was determined to avoid the 4th this year. Although it is always
a good stepping off point for something vaguely folkloric, the
timing is just off. By the time most of you see this column, the
only thing left of the holiday is usually that annoying firework-spawned
ringing in your ears.
this year I decided instead to look ahead to the rest of these
golden months – to look at Summer – to take you all
to the Beach...
fortuitously, Book Again sits very near to the South Bay's famed
"beach cities", Redondo, Hermosa and Manhattan Beach,
cities from whence Waikiki once got its sand, where luxury hotels
once haunted the Strand, where nightclubs and teen dances once
reverberated to the sounds of the original Surfing Bands –
and where the young girl who would one day decide to start a used
book store once lived, just a stone's throw from the beach in
Hermosa, when there was hardly anything east of there but undeveloped
sand dunes, and where once, high on the highest hill between Hermosa
and Manhattan, a large gabled Victorian mansion once stood.
owner was a Confederate veteran named Colonel Blanton Duncan.
He had been a printer, and during the Civil War switched easily
from printing sheet music to confederate money. He had been an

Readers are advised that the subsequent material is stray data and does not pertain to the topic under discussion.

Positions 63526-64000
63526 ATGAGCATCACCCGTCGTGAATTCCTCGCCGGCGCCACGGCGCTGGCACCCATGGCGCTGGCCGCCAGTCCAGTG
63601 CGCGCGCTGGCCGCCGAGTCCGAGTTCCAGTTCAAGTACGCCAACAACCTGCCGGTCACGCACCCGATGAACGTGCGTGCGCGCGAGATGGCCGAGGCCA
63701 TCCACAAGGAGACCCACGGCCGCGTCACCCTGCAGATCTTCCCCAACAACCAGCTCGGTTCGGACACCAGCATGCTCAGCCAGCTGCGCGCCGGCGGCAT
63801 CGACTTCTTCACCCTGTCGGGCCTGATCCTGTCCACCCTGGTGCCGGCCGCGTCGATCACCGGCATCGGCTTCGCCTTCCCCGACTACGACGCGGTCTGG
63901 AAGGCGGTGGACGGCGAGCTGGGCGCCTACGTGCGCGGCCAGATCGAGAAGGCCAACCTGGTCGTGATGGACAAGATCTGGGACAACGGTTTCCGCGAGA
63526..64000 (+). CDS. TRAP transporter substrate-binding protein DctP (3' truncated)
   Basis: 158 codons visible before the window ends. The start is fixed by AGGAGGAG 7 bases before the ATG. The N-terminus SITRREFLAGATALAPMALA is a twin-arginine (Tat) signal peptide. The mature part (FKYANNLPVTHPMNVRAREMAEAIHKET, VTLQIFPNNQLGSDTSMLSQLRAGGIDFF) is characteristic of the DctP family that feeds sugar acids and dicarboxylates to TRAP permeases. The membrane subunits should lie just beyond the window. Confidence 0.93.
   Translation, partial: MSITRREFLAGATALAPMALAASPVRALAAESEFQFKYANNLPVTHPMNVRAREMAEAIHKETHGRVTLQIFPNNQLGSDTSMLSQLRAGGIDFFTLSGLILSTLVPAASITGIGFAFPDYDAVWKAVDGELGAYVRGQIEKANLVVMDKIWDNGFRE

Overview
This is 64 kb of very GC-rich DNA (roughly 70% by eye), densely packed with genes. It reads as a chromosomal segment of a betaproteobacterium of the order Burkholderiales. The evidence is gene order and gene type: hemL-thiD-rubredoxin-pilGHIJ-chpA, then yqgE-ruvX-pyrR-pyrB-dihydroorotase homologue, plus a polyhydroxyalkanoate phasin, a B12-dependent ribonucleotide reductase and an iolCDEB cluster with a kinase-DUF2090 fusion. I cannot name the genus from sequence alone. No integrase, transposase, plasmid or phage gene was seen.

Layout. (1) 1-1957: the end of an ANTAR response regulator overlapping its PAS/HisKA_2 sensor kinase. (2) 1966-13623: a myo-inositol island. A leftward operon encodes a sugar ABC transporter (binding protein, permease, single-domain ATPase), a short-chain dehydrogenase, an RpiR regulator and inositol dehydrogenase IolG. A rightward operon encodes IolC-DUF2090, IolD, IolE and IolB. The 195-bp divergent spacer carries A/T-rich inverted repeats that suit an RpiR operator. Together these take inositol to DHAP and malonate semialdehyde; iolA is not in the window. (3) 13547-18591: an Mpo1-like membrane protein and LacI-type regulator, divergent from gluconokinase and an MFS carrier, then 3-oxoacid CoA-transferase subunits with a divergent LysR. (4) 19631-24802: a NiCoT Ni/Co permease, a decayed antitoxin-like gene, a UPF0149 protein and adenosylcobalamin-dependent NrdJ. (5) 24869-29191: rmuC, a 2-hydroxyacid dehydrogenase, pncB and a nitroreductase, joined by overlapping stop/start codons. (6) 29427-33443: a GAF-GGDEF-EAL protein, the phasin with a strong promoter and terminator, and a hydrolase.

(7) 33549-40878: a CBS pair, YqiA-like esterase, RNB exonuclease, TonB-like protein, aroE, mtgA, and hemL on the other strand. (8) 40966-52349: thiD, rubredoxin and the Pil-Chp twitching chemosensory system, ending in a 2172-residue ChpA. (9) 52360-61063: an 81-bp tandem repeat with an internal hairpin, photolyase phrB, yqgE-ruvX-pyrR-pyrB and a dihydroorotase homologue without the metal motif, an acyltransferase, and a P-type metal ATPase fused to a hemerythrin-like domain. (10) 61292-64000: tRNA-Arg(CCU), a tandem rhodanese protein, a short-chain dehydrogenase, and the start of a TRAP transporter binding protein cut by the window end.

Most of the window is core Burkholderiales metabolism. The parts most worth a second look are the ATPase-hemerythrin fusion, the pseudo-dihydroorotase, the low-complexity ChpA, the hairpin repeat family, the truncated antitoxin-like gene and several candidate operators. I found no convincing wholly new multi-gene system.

early and ardent secessionist, and was a favorite of Jefferson
Davis as a result.
was later whispered by early South Bay pioneers that he actually
paid for the house and land in Hermosa/Manhattan with stolen Confederate
gold, and that in his new digs the former Kentucky Colonel continued
to operate a smuggling ring.
house, built in 1896, was by all accounts extremely peculiar,
its unexpected corners and passageways reminiscent of the Winchester
House, and perhaps of Victorian eccentricities in general. It
was a dark, elaborate maze of a house, complete with silent Chinese
servants who haunted the incensed, silk-bedecked labrynthian chambers.
Few locals ever saw much of the place, though the Colonel often
entertained mysterious guests from parts unknown.
was also said that mysterious lights would flash on and off late
at night from an upper window. This was believed to be Colonel
Duncan signaling his smuggling ships. It was said that he would
never use the same crew twice, but, after unloading the crates
of smuggled goods and opium into secret rooms, would reward the
crew with a delicious but lethal last meal, after which the unfortunates
were buried beneath the house, where they presumably remain to
this day, somewhere near the 300 block of (naturally) Duncan Drive,
in what is now Manhattan Beach.
Duncan himself died in 1902, and the house was destroyed in 1927,
though its ruins may have still been in evidence some years later,
when a certain young girl became a Hermosa resident, just a stone's
throw from the beach, when there was hardly anything east of there
but rolling sand dunes...